Our Hotel in Catarina
I found it in our guidebook.
Today was a roller coaster! I was excited to leave the Treehouse (we had planned on staying two more nights but decided to leave for a number of reasons… I posted a review on TripAdvisor.com that explains why).
We walked down to the main road and made what I thought was a pretty good plan…. Ugh! We got picked up by a tuk tuk, negotiated a price (Es Caro!!!) but turned out to be lesson – a hard one. The kid driving was nice enough but was charging way more than the guy we rode with the night before. The language barrier and lack of food is making communications worse. I thought it was more expensive because we were going farther but that wasn’t what happened. I wanted to go to Laguna Apoyo but he took us to a lookout point over the laguna…. A five minute ride that should have costed a quarter of what it did. I got angry when he asked for more money and we grabbed our stuff to leave him and start hiking. The guy apologized and offered to take us to Mirador Catarina for a significantly less amount than what he originally offered. I
Cribbage and Cookies
Nothing like playing cards made from paper out of my journal.
don’t think he was trying to rob us but I think he honestly felt we had lots of money to spend and he was going to milk this American cash cow. Unfortunately for him, these Americans are a on a daily budget that doesn’t include his outrageous prices. It was stressful and frustrating but was a good lesson in our Nicaragua adventure. Finally I got him to understand that we didn’t have the money he wanted to charge us (on top of the money I already paid him) he became quite friendly/apologetic and took us to the mirador. The route he took was the backroads which was quite interesting and often gave us some spectacular views over Laguna Apoyo.
The view at Mirador Catarina is lovely! It was super windy. I had hit a wall. I was super flustered with my clumsy, inadequate Spanish. Sean is my rock. He didn’t get angry with me but patiently helped me by picking words out of the conversation and repeating them to me so I could translate. Then he fed me an expensive lunch of some tasty shrimp in a restaurant with a spectacular view of the lake.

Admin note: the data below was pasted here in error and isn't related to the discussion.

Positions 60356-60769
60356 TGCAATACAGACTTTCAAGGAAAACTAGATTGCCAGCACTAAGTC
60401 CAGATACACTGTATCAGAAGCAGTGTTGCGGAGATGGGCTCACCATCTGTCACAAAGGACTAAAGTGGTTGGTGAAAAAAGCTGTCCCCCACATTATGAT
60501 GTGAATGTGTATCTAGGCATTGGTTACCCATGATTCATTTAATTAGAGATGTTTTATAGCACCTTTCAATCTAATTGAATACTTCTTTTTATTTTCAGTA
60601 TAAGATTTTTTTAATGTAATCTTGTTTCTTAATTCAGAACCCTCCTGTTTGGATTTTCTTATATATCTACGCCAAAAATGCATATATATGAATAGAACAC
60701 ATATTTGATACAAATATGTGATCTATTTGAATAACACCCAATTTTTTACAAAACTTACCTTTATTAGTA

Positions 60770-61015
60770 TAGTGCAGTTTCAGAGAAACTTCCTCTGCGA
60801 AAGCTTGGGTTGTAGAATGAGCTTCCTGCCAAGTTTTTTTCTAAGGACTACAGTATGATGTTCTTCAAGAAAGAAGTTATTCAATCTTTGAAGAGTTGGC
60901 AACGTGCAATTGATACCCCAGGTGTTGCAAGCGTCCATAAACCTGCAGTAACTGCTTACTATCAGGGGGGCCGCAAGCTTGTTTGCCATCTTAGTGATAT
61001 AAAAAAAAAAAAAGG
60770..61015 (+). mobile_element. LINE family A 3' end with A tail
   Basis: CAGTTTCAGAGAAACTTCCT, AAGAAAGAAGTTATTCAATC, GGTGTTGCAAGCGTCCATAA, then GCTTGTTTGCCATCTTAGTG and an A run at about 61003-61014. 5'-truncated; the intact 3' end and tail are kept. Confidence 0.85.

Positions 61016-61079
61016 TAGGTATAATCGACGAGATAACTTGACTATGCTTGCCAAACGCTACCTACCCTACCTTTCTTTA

At this point we are shooting from the hip for travel plans. Sean wisely waits for us to finish eating before we start planning the next adventure. The smaller towns are difficult because no one speaks English and my Spanish isn’t at the proper level yet to make ourselves easily understood. We decide to stay the night in Catarina so we can go to Mombacho volcano tomorrow. We don’t want to get too far away or skip over our plans to visit the volcano. We also decide to find out what a Nicaraguan version of a cheap hotel is (no thanks to our gold digging tuk tuk driver).
What an event that decision got us. We fumbled through an embarrassing/frustrating conversation with a young lady and managed to get a room that appears to be clean for C$300 (about $13) a night. Hotel Jaaris. Here’s a tip we learned when getting a hotel in Nicaragua: ask to see the room first. Its customary to see the room before you agree to pay and it can save you from making a bad choice.
I am thankful to have secured a place for us to sleep for the night. It seems that I have issues with not knowing where I will sleep. Once we have the room we try to relax during the heat of the day. Sean takes a nap while I read. I find it super hard to let down my guard to nap when we are slumming it.
We went for an afternoon stroll, picked up some post cards and ran into Kevin (guy we met in Granada) on the street. It was super nice to see a friendly face. We chatted with him for a few moments before he had to get on his bus to leave. Some of the tuk tuk drivers in Catarina are a bit aggressive and don’t take no thank you very well. They will follow you down the street asking if you want a ride to a million different places. We learned to say no and then ignore them.
We managed to find a hamburger and some treats. We ran back to the hotel before it got dark. Once the sun started to go down people started to stare more than normal. Cabs and tuk tuks kept asking us if we needed to go to Masaya. We didn’t see any more gringos and it quickly became apparent that gringos don’t normally stay here. Not wanting to be a target for robbers we decided to hunker down. This was unfortunate because from our hotel we could hear what sounded like quite the party going on in the town plaza for a few hours. Oh well. Better safe than sorry.
Sean and I made playing cards from paper and enjoyed a game of cribbage and ate cookies. It was a good end to a hectic day. And Sean won the card game (why did I teach him how to play?).
Rule #5: Before going to smaller towns – seek the rosetta stone of language.
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